Hamish Hamilton Canada|August 28, 2012|Hardcover|ISBN: 978-0-670-06637-7
Y. That perfect letter. The wishbone, fork in the road, empty wine grass. The question we ask over and over. Why? My life begins at the Y. So begins the story of Shannon, a newborn baby dumped at the doors of the YMCA, swaddled in a dirty grey sweatshirt with nothing but a Swiss Army knife. She is found moments later by a man who catches a mere glimpse of her troubled mother as she disappears from view. All three lives are forever changed by the single decision. Bounced between foster homes, Shannon endures neglect and abuse but then finds stability and love in the home of Miranda, a kind single mother who refuses to let anything ever go to waste. But as Shannon grows, so do the questions inside her. Where is she from? Who is her true family? Why would they abandon her on the day she was born. The answers lie in the heartbreaking tale of Yula, Shannon’s mother, a girl herself and one with a desperate fate. Yula spends her days caring for her bitter widowed father and her spirited toddler Eugene until the day she meets Harrison, a man who will protect her but also a man with a dark past and stories yet to be revealed. Soon they are expecting a daughter but as Yula goes into labour, she and Harrison are caught in a tragic series of events that will destroy their family and test their limits of compassion and sacrifice. Eventually the two stories converge to shape an unforgettable story of family, identity and inheritance. Written with rare beauty, wisdom, and intimacy, Y is a novel that asks “why?” even as it reveals that the answer isn’t always clear and that it may not always matter.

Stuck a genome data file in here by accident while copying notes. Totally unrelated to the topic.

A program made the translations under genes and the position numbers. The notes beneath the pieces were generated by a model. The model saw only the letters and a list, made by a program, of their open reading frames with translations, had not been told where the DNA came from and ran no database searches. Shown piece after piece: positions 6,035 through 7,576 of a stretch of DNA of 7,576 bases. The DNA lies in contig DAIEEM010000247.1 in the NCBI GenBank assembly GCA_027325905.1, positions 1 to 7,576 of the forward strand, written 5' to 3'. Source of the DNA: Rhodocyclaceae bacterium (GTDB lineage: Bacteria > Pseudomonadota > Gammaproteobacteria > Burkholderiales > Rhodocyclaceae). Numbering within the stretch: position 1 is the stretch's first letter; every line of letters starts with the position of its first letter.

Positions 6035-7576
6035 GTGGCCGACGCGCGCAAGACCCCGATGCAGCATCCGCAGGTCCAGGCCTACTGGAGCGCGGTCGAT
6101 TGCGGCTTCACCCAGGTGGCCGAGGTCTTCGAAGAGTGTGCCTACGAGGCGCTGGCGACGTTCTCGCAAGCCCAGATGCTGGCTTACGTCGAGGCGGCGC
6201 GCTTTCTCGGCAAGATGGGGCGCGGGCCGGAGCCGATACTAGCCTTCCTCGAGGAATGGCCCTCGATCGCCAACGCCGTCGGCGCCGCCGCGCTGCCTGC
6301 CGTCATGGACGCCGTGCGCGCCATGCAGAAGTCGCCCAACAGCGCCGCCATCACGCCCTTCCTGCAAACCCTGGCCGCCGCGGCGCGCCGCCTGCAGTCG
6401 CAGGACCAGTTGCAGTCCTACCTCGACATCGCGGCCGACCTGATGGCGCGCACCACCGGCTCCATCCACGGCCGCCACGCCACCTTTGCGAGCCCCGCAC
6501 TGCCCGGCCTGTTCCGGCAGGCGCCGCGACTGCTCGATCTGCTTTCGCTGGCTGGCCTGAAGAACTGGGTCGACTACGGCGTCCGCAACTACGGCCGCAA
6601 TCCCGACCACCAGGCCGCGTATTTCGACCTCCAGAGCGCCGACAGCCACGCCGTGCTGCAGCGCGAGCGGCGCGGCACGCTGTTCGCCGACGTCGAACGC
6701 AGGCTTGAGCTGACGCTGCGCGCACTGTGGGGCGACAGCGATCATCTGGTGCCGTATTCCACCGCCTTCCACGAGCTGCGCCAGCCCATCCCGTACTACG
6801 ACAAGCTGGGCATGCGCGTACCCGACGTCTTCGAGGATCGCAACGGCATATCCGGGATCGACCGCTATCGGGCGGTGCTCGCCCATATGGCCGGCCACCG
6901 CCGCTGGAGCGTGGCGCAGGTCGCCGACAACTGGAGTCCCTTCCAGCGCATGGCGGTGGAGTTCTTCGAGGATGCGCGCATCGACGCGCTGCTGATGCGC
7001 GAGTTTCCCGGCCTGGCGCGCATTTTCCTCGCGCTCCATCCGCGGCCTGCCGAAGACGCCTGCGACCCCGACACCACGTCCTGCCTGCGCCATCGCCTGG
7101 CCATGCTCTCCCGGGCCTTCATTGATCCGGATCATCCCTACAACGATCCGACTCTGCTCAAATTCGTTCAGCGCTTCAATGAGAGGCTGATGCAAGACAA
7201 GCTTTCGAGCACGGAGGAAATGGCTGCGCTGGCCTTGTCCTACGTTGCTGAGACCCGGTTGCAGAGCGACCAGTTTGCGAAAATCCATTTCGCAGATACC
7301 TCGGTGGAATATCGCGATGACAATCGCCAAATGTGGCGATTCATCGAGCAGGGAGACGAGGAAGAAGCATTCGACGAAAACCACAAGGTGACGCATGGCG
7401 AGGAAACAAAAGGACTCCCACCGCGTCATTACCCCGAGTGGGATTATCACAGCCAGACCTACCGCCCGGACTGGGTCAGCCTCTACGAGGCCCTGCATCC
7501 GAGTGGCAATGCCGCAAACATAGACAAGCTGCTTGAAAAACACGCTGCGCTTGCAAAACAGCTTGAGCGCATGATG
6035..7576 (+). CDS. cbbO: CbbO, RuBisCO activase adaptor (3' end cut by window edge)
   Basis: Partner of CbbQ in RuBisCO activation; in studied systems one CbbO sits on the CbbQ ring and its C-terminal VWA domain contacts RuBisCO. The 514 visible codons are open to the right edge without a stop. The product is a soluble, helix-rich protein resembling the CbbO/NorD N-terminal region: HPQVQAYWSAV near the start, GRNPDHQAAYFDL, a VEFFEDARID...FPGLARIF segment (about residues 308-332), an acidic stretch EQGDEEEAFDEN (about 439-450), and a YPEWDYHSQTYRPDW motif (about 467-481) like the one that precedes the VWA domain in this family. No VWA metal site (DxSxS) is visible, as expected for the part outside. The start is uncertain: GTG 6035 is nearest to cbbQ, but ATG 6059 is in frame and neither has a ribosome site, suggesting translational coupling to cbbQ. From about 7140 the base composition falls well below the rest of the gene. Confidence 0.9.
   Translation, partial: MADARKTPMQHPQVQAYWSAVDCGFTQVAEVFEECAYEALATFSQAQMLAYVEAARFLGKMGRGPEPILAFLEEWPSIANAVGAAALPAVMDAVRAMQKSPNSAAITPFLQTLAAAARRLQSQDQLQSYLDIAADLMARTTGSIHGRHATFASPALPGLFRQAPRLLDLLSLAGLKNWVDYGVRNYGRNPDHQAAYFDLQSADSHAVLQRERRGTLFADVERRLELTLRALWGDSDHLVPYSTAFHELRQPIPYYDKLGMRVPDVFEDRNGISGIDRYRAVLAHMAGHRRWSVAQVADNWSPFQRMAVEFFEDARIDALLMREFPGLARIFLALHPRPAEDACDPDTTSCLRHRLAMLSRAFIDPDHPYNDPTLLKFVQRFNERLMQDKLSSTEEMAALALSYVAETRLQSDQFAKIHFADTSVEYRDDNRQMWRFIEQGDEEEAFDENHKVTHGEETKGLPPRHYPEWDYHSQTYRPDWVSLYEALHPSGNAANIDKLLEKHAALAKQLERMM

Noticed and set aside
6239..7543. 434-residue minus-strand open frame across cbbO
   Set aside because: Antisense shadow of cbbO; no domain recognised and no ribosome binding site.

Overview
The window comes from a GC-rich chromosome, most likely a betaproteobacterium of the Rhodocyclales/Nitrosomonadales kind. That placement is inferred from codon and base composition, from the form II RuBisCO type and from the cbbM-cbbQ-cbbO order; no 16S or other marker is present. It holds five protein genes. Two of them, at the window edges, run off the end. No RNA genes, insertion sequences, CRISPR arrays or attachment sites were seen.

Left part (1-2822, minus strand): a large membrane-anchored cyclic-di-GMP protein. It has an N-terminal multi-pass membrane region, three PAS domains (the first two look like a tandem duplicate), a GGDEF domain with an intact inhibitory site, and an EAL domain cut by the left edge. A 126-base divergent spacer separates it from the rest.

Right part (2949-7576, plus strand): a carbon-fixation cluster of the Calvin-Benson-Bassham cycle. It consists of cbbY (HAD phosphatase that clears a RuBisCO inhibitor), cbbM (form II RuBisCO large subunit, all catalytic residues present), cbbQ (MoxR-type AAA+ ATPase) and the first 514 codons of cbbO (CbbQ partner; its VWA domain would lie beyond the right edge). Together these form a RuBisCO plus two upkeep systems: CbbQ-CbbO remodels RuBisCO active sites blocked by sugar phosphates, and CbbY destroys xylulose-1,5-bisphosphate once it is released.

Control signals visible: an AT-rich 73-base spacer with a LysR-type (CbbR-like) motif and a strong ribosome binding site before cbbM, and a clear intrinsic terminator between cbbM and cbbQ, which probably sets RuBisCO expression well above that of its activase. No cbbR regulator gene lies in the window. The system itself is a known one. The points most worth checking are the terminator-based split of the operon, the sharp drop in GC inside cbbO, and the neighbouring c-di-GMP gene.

Y is a compelling look at one young girl’s fight to find the birthmother who abandoned her on the front step of the YMCA on the day she was born. Wrapped in a dirty grey sweatshirt with a Swiss Army knife tucked in as something to remember her by.
The story of Shannon is somewhat sad as she is, like a lot of adopted children, shunted from foster home to foster home and suffers abuse at the hands of some of her caregivers until she finds a real family in Miranda, a single Mom and her own daughter Lydia-Rose. Although Lydia-Rose has a difficult time adjusting to having Shannon in their home and is sometimes means to her and treats her with disdain, as they grow they eventually find their place beside each other as sisters should.
As Shannon gets older her need to know who her family really is becomes more and more important to her. Who is her mother? Does she look like her. What about her father? What about the man who found her on the steps that day? She eventually tracks down, Vaughn, the man who saw her birthmother, Yula, place her on the steps all those years ago. She befriends Vaughn and they spend quite a bit of time together doing various things and discussing the day she was left and Shannon’s desire to find her family. Vaughn tells her that she must be honest with Miranda, the woman has raised her. Together, Vaughn, Shannon, and Lydia-Rose set out on a journey that will change all their lives.
Meanwhile, Yula has been dedicating her life to her bitter widowed father and caring for her young toddler son, Eugene. Then she meets Harrison, a man who will love her but also a man with a very checkered past and he is responsible for a devastating tragedy in Yula’s life that can never be undone.
Although we discover some of the answers we wanted to know by the end of the book, I would have liked a couple more chapters to explain a few others things, but I suppose those are left up to our imaginations. I read this book in two afternoons as I just couldn’t put it down. Well done!